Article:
Questions About Settlements? Ask Jane!

Hull-House-Door_UIC-JAMC Neg 557

The main entry to Hull House. (Jane Addams Memorial Collection, University of Illinois, Chicago).

How many people today know what settlements were? If you have heard of them, they conjure up black and white, or sepia images of large buildings in urban neighborhoods, operated by earnest men and women. Or images of immigrant children in classes or urban playgrounds.

When Jane Addams founded Hull-House in 1889 the idea was a new one and part of her work was in popularizing not only the settlement, but the ideas behind it. The first settlement, and the one that inspired Addams and Ellen Gates Starr to found Hull-House was Toynbee Hall, a British settlement located in London’s East End that was founded in 1884. The first settlement in the United States was Neighborhood house, established in 1886 by Stanton Coit.

Library of Congress

The idea of the settlement was simple–to bring education and social welfare to the people who lived and worked in impoverished cities. In the United States, settlements were also known as places that helped stir the melting pot of immigration. What was unique about the settlement movement, compared with other Progressive Era charitable efforts, was that the settlement workers moved in to the slum neighborhoods they sought to help, and they sought to act as neighbors, not distant benefactors to the working poor. Addams and other settlement workers wanted to understand the lives of immigrants and the working-class not be analyzing them, but by living side-by-side and helping when they could.

In the December 5, 1905  Toledo Daily Capital, Addams’ theory was described as:

that every man is an individual and equally capable of good. The Hull House idea is to develop the individual. Miss Addams also stated that a much larger number of immigrants could be taken care of in this country and assimilated to advantage than was being done now.

When Addams lectured, she often answered questions about her work. Some questions that were reported included:

What about anarchy in the slums?

I think the cry of anarchy has been greatly exaggerated in America. There is not nearly as much of it as some people seem to think. Much of the violation of law in the slums and among the foreigners is due to ignorance of the law rather than the result of criminal intentions.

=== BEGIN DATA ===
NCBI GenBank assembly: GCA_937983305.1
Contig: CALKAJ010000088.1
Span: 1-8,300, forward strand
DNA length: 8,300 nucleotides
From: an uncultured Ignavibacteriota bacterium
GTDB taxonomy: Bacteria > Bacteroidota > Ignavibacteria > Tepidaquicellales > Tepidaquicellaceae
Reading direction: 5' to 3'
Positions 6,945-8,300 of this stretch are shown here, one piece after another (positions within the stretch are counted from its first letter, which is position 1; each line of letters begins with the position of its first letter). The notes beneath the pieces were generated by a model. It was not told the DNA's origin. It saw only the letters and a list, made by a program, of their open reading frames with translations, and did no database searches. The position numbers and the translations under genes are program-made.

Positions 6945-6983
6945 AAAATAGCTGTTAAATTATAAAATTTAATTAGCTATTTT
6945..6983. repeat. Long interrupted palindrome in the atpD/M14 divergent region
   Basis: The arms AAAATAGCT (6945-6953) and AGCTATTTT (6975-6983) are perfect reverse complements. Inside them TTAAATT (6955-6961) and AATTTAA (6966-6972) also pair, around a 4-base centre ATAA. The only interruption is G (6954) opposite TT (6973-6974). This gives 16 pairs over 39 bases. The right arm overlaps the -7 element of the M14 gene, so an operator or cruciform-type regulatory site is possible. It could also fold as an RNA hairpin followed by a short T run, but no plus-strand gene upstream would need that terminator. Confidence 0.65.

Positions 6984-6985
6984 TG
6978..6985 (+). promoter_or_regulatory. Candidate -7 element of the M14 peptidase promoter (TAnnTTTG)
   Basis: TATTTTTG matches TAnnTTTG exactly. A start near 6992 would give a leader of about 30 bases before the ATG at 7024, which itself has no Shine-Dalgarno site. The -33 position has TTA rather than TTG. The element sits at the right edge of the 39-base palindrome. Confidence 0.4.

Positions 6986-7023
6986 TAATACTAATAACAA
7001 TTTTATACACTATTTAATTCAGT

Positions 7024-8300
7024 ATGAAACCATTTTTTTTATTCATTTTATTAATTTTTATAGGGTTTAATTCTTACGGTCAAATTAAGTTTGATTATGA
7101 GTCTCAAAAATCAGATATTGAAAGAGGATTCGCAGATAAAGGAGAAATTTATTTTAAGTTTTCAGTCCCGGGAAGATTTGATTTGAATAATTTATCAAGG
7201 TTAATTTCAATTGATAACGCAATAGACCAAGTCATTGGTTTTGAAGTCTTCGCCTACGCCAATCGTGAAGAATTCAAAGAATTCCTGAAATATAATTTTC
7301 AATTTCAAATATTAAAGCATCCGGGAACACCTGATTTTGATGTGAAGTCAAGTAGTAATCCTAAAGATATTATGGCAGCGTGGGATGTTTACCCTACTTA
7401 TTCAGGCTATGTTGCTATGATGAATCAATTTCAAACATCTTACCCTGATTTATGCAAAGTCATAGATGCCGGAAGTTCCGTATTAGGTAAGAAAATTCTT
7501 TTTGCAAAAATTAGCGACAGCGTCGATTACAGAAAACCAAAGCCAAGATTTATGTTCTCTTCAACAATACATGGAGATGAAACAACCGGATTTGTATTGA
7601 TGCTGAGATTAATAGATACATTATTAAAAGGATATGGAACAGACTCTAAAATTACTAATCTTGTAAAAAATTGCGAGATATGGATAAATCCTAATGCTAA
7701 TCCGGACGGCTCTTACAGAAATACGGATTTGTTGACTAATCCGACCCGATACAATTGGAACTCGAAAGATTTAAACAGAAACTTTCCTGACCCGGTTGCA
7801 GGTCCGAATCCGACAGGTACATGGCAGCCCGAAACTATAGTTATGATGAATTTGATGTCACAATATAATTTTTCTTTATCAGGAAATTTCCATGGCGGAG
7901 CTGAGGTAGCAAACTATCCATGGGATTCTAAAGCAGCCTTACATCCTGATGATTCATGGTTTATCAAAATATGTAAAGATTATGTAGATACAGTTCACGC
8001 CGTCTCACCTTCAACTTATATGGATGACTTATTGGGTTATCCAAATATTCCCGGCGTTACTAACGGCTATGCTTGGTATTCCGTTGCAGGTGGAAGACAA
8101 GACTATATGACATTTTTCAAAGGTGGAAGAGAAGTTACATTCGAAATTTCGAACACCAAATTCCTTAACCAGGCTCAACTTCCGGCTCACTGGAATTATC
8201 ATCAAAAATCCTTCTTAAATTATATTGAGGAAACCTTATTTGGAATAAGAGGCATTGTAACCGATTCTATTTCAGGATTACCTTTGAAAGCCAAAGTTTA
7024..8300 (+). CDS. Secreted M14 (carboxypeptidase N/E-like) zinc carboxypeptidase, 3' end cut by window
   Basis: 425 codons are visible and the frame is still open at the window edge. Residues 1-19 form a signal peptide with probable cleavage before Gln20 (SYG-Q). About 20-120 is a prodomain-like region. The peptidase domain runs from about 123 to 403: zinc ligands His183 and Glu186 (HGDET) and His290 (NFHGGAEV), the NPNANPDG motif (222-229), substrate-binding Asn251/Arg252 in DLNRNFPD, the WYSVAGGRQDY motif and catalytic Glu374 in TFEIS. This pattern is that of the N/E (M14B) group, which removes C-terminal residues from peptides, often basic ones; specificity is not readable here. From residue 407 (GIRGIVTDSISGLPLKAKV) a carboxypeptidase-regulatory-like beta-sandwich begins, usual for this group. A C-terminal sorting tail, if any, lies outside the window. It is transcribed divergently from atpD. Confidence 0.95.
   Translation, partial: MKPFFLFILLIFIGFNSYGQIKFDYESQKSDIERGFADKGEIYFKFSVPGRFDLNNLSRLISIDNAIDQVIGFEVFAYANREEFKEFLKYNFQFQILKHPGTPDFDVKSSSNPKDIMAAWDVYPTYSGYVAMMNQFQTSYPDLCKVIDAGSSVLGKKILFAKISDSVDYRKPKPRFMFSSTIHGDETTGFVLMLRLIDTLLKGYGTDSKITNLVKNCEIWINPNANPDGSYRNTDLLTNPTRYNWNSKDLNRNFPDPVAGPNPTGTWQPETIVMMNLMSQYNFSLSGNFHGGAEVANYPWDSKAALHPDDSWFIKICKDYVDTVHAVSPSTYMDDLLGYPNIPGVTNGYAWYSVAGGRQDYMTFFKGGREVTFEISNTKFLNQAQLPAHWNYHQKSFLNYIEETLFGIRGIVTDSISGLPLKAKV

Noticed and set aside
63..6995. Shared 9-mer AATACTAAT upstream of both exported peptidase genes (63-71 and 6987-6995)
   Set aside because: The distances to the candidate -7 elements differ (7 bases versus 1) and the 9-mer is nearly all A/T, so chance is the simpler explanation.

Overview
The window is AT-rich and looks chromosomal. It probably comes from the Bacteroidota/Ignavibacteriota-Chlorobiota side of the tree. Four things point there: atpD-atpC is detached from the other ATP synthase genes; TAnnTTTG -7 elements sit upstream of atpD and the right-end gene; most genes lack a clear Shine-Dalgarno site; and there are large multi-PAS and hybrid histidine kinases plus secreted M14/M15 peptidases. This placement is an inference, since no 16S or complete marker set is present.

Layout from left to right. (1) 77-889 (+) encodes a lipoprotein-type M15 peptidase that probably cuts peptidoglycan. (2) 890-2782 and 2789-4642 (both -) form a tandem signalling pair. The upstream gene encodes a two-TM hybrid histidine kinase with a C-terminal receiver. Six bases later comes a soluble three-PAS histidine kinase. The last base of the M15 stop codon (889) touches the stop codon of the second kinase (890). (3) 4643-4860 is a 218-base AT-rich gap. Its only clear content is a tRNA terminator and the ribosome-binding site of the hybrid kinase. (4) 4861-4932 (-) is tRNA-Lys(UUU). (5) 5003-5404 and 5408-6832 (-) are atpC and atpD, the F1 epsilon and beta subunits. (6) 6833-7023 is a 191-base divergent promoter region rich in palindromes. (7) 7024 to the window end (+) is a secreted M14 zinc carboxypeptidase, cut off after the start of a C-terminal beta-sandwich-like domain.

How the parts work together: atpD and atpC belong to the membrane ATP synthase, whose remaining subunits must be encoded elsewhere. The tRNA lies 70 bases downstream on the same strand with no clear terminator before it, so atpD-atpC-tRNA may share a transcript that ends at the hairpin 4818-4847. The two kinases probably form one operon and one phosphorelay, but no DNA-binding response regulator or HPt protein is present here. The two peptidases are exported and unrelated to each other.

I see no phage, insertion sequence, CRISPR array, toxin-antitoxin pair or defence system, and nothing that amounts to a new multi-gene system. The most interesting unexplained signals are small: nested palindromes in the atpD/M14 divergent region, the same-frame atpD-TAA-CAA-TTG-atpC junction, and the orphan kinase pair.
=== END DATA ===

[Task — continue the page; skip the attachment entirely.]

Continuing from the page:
How many children are taken care of at the Hull House every day?

We have a day nursery and this takes care of an average of forty children a day.

Are there any day nurses or visitors in connection with Hull House who visit the homes of those in your district?

We never go to any house unless sent for or there is some good reason for our visit. We never make it a practice to invade the homes of the poor.

Is there any religious instruction at Hull House?

No, there are no religious exercises at Hull House on account of the different beliefs of those in the house. We have Roman and Greek Catholics and Jews in addition to other creeds and denominations.

What are the political opinions of the voters of the settlement district?

That depends entirely on which party gets hold of them first. Their political beliefs are easily subject to change. For instance the Italians formerly were almost entirely Republicans. Now, however, they are swimming over to Democracy. The Russian Jews are mostly socialists. Other nationalities have similar political principles. In Chicago there is so much intense interest in ward and city politics that national politics are entirely lost sight of in the shuffle.

Is there any drinking in the Hull House?

No, there is no drinking in Hull House, but there is a great deal of it among certain classes in the slums. Most of the Jews congregate in the shops and little stores instead of in the saloons. Formerly there was very little drunkenness among the Italians when they drank only light wines. Now they are learning to drink the American beer and whisky and drunkenness among them is on the increase.

What is being done to counteract drinking by the Hull House?

We try to counteract it mainly by means of amusements. The social feature of the saloon s what appeals to most of them and so we give Saturday evening parties, dances and socials. The saloon dance hall is one of the great pitfalls of the city and we try to oppose it in particular. We have a big coffee room but it is not a great success for the reason that only a few care for coffee in the evening.